Bolivia's gas reserves to double by 2025 -minister
Petroleumworld 04 16 2019
Bolivian hydrocarbons minister Luis Alberto Sanchez predicts a jump in natural gas reserves as the country's "year of exploration" gains momentum.
"Results from the first quarter were very promising," Sanchez told Argus in an interview. "Reserves will increase from a current 10.7 trillion cf when we certify at the end of the year."
The government is currently organizing a tender to hire a firm to certify the reserves.
Sanchez said the minimum goal is to double reserves by 2025 so that gas "remains a pillar of our sustainable economic growth."
The government's 2019 upstream plan foresees $2.5bn in total upstream investment encompassing 26 exploration wells to be drilled on 23 blocks.
The minister ticked off a list of successes so far this year, including the work of Spain's Repsol on the Boyuy-X2 well in Tarija department that reached total depth of 7,963m, which he said is the deepest onshore well in South America. Repsol invested more than $100mn on the well and began production tests in March.
Elsewhere in Tarija, Vintage Petroleum, a subsidiary of US independent Occidental, announced a gas discovery at the Chaco Este-X1 well, with production estimates of 20mn m3/d, and state-owned YPFB is ramping up work at its Caigua 15-D well.
Sanchez also expects important discoveries by Shell on its Huacareta block and the Total-Gazprom joint venture on the Azero block, as well as YPFB's exploration in the Madre de Dios block near the Peruvian border.
"We have high expectations for Huacareta and Azero," he said.
Sanchez said Huacareta could hold up to 13 Tcf, while initial estimates for Azero are close to 6 Tcf. He said the game-changer for Bolivia could be Madre de Dios, which is in the same geological formation as the two blocks that form the Camisea project in Peru, which have a combined 10.7 Tcf in proven reserves.
"We will start drilling this year to verify information. If the information we have is correct, we are talking about a huge quantity of gas that could be as high as 30 trillion Tcf," Sanchez said.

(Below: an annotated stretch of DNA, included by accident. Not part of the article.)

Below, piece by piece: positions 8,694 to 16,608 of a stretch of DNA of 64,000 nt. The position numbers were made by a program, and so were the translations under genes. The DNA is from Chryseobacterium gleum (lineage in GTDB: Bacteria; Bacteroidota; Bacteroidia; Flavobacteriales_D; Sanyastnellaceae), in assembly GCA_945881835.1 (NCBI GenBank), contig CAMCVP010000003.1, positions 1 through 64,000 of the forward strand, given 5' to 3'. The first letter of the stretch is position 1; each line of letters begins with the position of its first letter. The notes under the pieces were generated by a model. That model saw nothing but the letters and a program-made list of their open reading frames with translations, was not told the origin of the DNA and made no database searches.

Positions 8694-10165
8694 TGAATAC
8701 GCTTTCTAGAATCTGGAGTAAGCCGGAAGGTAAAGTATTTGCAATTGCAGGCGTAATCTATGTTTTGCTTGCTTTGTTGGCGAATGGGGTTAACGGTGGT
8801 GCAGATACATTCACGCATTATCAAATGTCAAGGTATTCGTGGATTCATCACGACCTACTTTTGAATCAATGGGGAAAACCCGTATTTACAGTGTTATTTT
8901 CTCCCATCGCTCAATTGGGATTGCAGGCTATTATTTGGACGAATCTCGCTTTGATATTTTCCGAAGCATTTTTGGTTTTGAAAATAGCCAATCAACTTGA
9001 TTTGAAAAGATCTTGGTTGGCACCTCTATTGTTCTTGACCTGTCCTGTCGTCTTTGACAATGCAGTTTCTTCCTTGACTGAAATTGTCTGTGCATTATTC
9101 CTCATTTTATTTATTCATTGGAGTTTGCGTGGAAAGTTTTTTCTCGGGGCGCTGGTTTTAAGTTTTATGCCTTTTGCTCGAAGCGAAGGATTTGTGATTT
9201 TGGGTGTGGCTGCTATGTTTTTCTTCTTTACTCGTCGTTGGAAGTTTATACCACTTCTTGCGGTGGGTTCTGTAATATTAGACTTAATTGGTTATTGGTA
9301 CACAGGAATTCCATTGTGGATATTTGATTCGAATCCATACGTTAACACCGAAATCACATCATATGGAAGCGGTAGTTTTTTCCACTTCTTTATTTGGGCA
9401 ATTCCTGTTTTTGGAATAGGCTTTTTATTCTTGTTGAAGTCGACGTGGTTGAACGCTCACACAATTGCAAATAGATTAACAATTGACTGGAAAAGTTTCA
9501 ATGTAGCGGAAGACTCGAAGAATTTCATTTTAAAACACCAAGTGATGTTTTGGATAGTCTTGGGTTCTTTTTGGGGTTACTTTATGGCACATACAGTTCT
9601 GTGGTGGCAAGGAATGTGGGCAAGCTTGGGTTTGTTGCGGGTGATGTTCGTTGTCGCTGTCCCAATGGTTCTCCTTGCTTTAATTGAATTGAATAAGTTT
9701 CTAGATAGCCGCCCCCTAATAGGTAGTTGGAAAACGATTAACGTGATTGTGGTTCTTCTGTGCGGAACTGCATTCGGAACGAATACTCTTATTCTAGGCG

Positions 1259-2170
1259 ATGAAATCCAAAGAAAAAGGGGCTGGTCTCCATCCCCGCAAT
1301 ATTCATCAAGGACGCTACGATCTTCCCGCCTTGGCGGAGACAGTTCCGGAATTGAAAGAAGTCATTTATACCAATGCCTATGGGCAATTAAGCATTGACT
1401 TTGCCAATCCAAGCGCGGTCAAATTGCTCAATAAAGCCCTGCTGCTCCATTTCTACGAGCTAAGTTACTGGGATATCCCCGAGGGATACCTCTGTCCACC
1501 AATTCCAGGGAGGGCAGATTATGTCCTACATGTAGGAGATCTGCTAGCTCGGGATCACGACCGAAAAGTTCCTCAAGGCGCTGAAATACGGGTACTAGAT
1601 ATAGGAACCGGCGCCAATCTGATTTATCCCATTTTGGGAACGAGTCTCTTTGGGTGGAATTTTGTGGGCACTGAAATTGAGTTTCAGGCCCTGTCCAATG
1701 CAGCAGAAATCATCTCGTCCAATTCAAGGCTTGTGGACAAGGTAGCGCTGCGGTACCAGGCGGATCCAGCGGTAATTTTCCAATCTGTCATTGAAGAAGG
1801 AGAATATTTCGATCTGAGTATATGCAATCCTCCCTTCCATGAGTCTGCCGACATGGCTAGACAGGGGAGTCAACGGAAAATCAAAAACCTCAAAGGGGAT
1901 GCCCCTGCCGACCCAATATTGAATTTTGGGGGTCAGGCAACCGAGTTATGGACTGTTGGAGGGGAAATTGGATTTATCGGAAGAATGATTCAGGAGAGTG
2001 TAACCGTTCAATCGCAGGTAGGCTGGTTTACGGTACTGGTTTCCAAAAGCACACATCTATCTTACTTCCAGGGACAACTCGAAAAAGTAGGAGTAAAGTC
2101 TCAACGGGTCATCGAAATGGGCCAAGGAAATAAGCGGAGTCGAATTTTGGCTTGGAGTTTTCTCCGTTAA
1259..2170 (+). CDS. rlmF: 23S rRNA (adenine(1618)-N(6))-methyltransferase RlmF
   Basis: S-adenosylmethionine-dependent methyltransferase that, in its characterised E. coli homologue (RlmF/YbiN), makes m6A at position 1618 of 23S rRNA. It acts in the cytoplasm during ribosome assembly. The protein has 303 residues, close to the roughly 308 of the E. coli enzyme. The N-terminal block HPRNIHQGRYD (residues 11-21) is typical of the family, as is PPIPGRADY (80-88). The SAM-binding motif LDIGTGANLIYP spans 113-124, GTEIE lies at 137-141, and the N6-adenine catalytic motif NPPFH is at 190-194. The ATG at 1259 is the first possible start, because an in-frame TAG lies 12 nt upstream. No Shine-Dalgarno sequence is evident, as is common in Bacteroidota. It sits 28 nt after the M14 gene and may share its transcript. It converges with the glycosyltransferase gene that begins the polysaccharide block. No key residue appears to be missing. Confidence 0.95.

The Bolivian government is already planning what to do with the fresh reserves it anticipates. YPFB has completed basic engineering for a pipeline to connect to neighboring Paraguay that would export 6mn m3/d. Authorities from the two countries will meet in July to discuss financing options.
Sanchez said basic engineering has also been done for a 262km pipeline to Peru's port city of Ilo where Bolivia has a 99-year land-use contract.
He said the project envisions an LNG facility in Ilo, as well as supplying gas to thermal generating plants, with installed capacity of more than 1.5GW, on Peru's southern coast. He said the project would require 25mn m3/d of gas.
"We have a lot of interest in getting to Ilo, which will allow us to reach the world with our gas. We have the basic plans, but we would need to negotiate with Peru. Obviously, we would comply with all the Peruvian regulations," he said.
In the meantime, the minister said Bolivia would increase output this year by around 6mn m3/d, up from the current 60m m3/d, easily allowing it to meet export commitments to Argentina and Brazil, as well as expanding internal demand, which reached 15mn m3/d at the start of this year.
YPFB´s gas supply contract with Brazil, which should have ended this year, will extend to 2024 for Bolivia to export outstanding volumes. The contract with Argentina will end in 2027 or 2028, depending on volumes, said Sanchez.
Critics have long said Bolivia needs to boost exploration and reserves to sustain gas exports, which are the main source of the landlocked country's revenue. But even it does, neighboring countries have turned to LNG imports since the late 2000s, reducing their dependence on Bolivian supply.
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